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Claudius has murdered his brother, and then married his brother’s wife. He may also have had an affair with her before the murder. When we first see him in Act One Scene Two, he is very much in charge and much enamoured of his new queen. At this point neither Hamlet nor the audience know how Hamlet’s father was killed. Claudius deals with impressive diplomacy with the threat of war with Norway, sending ambassadors to negotiate for peace. Claudius clearly has difficulty dealing with his surly nephew, but our view of him is relatively neutral until the ghost tells Hamlet that “The serpent that did sting thy father’s life/ Now wears his crown.” From that point on, especially when we learn the gruesome details of the actual murder, and that “the royal bed of Denmark be/ A couch for luxury and damned incest”, we see Claudius as Hamlet sees him. When he tests Hamlet with Ophelia, spying on them, and also sets Rosencrantz and Guildenstern to find the cause of Hamlet’s bizarre behaviour, the paranoid atmosphere of Elsinore is established. Finally in Act Three, Claudius’s comment – “How smart a lash that speech doth give my conscience” – confirms his guilt, but only to the audience. Right to the end of the play, Claudius’s guilt is hidden from the other characters. 

When we see Claudius praying, even though he admits to “the primal eldest curse” – like Cain killing Abel in the Old Testament – an audience may be glad that Hamlet does not exact revenge on a defenceless man in cold blood. But the later actions of Claudius – dispatching Hamlet to England with instructions that he be murdered there; then when that fails, coolly plotting with Laertes to ensure Hamlet does not survive the duel – destroy any traces of sympathy. 

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It is never absolutely clear whether Gertrude had an affair with her brother-in-law when her husband still lived, but the force of the ghost’s accusation – “won to his shameful lust/ The will of my most seeming virtuous queen” – strongly suggests she did just that. It is undeniable that Hamlet has major problems with her sexuality: “for at your age/ The heyday in the blood is tame,” he says rather hopefully, while castigating Gertrude for going from “the front of Jove himself” in her old husband, to “a mildewed ear/ Blasting his wholesome brother”, in the new. Even Gertrude, appalled as she is at her son’s accusations, admits to “our o’erhasty marriage”, which seems to be the general opinion. 

One of the many mysteries of the play is her reaction when Hamlet, in the closet scene, accused of “a rash and bloody deed” in killing Polonius, replies “Almost as bad, good mother,/ As kill a king and marry with his brother.” There is no evidence she was involved in the elder Hamlet’s murder – the ghost does not accuse her – and she comments, as if astounded, “As kill a king?” But she never follows this up or asks Hamlet for further explanation. The question remains unresolved between them.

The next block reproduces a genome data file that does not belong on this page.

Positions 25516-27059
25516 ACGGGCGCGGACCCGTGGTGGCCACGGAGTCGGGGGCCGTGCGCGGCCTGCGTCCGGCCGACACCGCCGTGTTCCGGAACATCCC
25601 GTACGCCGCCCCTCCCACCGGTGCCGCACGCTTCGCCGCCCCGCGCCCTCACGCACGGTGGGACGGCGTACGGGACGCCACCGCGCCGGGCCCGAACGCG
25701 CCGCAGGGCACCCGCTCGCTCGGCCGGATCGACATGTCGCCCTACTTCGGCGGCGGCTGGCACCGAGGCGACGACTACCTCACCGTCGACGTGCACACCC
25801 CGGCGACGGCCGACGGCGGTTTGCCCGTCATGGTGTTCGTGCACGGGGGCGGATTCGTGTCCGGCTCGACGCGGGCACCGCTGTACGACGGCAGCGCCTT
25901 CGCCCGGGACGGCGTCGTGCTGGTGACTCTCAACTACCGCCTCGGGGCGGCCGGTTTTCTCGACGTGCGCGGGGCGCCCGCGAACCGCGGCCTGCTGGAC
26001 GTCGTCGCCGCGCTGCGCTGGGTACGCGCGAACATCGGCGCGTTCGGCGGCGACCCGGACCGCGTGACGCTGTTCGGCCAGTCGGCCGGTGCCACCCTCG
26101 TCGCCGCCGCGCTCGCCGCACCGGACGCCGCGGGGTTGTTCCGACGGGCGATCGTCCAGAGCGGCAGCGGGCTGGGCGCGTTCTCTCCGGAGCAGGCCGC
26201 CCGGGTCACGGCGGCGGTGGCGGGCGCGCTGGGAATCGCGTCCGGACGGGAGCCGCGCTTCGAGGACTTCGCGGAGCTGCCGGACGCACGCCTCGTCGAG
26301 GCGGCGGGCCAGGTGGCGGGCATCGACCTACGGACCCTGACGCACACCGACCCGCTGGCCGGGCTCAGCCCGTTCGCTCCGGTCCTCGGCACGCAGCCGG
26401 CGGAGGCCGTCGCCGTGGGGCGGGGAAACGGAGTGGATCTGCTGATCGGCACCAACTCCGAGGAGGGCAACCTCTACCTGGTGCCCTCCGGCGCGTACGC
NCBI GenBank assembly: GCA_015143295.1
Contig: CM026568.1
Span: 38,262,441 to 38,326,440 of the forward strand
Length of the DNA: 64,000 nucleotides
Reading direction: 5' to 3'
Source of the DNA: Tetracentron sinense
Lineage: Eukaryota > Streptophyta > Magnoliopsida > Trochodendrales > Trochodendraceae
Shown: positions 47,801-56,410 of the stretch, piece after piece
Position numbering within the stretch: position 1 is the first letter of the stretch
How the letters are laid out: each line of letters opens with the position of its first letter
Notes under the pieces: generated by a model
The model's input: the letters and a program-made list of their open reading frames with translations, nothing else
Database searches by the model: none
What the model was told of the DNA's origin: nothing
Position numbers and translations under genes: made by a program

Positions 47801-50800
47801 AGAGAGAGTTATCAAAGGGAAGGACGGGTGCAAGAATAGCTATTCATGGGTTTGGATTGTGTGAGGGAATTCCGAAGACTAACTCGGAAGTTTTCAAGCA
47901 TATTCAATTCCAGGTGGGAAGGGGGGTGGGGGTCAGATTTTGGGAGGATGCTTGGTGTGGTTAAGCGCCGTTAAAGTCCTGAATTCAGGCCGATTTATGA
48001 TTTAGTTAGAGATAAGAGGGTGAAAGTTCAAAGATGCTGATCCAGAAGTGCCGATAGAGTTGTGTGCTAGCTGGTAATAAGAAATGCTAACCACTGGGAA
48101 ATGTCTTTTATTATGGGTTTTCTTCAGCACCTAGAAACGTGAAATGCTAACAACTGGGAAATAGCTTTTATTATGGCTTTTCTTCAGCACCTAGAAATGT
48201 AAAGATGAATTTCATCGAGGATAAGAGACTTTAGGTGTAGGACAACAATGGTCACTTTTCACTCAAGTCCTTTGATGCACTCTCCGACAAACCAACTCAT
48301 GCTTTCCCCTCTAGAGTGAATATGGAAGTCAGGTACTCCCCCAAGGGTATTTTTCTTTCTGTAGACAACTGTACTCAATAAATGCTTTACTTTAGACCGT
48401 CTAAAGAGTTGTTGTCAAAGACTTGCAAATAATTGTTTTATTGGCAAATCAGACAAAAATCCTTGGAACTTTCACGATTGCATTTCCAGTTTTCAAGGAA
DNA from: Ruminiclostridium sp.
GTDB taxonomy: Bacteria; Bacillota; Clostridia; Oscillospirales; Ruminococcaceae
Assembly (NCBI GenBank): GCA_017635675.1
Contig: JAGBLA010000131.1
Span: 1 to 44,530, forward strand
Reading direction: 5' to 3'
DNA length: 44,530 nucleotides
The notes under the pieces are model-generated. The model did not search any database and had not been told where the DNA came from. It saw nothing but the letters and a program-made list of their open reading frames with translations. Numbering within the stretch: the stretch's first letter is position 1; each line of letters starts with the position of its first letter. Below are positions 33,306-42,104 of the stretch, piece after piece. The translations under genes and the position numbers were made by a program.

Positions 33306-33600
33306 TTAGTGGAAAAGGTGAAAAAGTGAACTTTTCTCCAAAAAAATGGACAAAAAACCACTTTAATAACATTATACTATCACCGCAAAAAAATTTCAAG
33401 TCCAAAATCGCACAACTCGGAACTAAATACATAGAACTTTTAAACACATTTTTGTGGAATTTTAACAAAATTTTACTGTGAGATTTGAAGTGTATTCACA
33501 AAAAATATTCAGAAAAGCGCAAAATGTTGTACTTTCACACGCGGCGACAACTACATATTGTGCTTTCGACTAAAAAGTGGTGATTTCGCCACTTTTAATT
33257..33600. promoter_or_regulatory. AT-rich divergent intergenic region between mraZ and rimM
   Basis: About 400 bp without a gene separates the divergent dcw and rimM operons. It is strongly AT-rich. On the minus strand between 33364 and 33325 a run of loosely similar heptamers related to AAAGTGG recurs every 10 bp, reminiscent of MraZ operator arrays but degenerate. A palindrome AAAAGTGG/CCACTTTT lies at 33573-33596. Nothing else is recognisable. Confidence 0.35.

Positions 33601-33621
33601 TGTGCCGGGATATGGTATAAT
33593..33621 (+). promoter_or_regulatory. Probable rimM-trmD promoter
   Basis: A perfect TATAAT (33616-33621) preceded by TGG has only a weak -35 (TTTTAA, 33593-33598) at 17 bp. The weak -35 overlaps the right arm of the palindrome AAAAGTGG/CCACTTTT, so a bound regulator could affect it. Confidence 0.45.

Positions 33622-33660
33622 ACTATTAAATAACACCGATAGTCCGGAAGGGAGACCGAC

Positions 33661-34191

Essays about Gertrude 

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In the original story, the Ophelia equivalent is a beautiful young woman, whom Amleth has known since childhood, and with whom he has had sex. She is used by Feng as bait, to test Amleth. But Amleth is warned, and swears her to secrecy. In Shakespeare’s play Ophelia is a much more complicated and tormented character. Indeed she is as much a victim of Hamlet, as Hamlet is of Claudius. 

We first see her as a woman of independent spirit, standing up for herself under forceful male pressure applied by her brother and her father, in view of her relationship [probably not yet sexual] with Hamlet. She is then baffled by Hamlet’s behaviour when he visits her, “As if he had been loosed out of hell/ To speak of horrors.” The audience knows what Hamlet has learnt from the ghost; Ophelia does not, but she has, as instructed, “repel[led] his letters, and denied/ His access to me.” 

In the circumstances in which they find themselves, the “prison” of Denmark, it is impossible for Hamlet and Ophelia to have a free relationship. When they do meet, Hamlet torments her, repeating “Get thee to a nunnery.” This fits with his sense of sexual disgust inspired by his mother’s behaviour, but it could equally be caused by his awareness that they are being spied upon by Claudius and Polonius. Which would mean he is not speaking sincerely. Ophelia is of course baffled; “I, of ladies, most deject and wretched.” And she sees Hamlet as “a noble mind...o’erthrown.” 

Hamlet’s next action, killing her father, tips Ophelia over the edge into the very madness she thought she saw in Hamlet. The songs she plaintively sings, are full of sexual innuendo, showing, as in the whole play, natural energies perverted and misdirected, like Denmark itself, “rankly abused” in the ghost’s words. 

When Hamlet returns at the moment of Ophelia’s funeral, he protests his love for her in exaggerated style, seemingly unaware that his own actions may have brought her to suicide. Thus she is a victim of the moral poisoning of the kingdom. Something is indeed rotten in the state of Denmark. 

Essays about Ophelia